You’re seeing a patient who’s new to your practice, a 68-year-old female immigrant from a Middle Eastern country. The patient is dressed in the traditional manner of her native country, and she’s accompanied by her husband, neither of whom speak English. She has been referred to you for an evaluation of a lower neck mass that has been steadily enlarging over the past three months, as well as for progressive hoarseness and a cough.
Explore This IssueJuly 2020
Owing to the patient’s language, you access a telemonitor-based interpreter before entering the room; you’re accompanied by one of your resident physicians. It has been your custom to greet patients with a handshake, but you’re uncertain whether to do so with this patient. You proceed with the introductions via the interpreter on the video monitor. You note a series of long exchanges between the interpreter and the husband, rather than the patient, and the interpreter’s responses to you in return are rather brief. Obtaining a history turns out to be a drawn-out affair of long exchanges during a three-way dialogue.
When you finally get to the examination portion of the evaluation, the patient seems rather reluctant to be touched by you or your resident. The patient clearly has a weak voice, which you suspect is due to a paralyzed vocal fold, as well as a large, firm unilateral neck mass, likely thyroid in origin. As you request to be allowed to perform a fiberoptic trans-nasal laryngoscopy and explain the procedure, you see that the patient looks to her husband for permission. Describing the procedure and answering questions via the interpreter takes a fair amount of time. You explain your concerns about the neck mass representing a neoplasm of the thyroid gland with an attendant paralyzed vocal fold. You again recommend the fiberoptic laryngoscopy, as well as a fine needle aspiration biopsy, followed by a series of diagnostic scans, and seek the patient’s agreement to proceed with the endoscopy. After considerable information exchange using the interpreter, the husband decides that he will need time to consider the diagnostic plan and requests a return appointment in the future to further discuss the procedures. You agree to this plan, but caution that time is of the essence and excessive delay wouldn’t be in the patient’s interest.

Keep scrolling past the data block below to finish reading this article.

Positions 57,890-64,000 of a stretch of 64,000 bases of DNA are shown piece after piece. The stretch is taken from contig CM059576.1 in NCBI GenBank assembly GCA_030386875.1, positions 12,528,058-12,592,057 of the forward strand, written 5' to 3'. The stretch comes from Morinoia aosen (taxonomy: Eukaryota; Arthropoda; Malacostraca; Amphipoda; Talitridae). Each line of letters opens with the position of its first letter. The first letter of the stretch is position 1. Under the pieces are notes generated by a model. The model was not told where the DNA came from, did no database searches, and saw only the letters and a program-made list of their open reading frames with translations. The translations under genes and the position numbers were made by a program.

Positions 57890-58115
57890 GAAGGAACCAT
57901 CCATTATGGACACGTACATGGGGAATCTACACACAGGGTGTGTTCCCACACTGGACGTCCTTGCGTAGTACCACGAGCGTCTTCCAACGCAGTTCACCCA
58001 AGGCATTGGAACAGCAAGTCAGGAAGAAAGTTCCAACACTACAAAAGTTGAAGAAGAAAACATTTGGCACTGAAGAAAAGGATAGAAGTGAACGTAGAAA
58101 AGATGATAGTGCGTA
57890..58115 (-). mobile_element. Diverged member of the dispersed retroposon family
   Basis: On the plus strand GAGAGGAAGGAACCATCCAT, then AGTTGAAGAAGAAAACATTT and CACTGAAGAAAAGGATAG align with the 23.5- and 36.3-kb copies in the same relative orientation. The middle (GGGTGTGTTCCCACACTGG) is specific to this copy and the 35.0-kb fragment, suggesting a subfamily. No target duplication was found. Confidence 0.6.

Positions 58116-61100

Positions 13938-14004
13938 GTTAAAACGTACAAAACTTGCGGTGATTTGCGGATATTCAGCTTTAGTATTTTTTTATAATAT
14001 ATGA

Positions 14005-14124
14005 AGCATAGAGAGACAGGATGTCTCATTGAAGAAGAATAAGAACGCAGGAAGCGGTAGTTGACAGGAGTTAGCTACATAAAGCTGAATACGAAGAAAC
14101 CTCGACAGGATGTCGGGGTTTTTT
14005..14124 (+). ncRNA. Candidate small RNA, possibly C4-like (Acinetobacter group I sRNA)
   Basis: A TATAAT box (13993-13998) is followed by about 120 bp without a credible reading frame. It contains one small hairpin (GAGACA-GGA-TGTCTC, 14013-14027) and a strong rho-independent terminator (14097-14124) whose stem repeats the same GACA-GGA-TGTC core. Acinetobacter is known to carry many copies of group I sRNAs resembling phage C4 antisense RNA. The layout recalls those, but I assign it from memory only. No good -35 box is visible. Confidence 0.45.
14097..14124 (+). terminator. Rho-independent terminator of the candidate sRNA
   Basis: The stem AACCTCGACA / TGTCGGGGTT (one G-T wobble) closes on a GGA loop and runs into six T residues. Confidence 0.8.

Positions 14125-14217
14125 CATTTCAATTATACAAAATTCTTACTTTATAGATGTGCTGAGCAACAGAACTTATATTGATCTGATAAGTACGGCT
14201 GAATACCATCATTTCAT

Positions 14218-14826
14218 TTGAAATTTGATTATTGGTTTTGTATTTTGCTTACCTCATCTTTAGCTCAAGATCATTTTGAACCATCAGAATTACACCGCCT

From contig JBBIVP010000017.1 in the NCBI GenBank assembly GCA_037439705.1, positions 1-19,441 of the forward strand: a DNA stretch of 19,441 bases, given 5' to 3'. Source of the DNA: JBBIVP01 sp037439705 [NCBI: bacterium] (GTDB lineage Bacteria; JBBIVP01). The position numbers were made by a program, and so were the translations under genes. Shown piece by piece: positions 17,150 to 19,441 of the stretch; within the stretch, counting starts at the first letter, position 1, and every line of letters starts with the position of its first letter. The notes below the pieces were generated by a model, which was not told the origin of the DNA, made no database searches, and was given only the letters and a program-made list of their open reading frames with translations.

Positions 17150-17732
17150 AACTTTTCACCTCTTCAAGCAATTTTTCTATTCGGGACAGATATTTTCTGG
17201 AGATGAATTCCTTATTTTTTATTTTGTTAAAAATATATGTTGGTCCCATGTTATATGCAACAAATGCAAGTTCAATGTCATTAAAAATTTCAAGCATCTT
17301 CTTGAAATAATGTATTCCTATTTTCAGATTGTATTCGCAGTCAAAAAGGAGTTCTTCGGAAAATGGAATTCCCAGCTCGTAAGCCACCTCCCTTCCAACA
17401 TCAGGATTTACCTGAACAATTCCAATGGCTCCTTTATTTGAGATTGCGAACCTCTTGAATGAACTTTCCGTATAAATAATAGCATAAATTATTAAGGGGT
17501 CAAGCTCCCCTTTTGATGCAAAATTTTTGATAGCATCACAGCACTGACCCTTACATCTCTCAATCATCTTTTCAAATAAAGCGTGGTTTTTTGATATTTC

How can you ensure that ethical patient care and communication are maintained while navigating cultural differences? read further for discussion.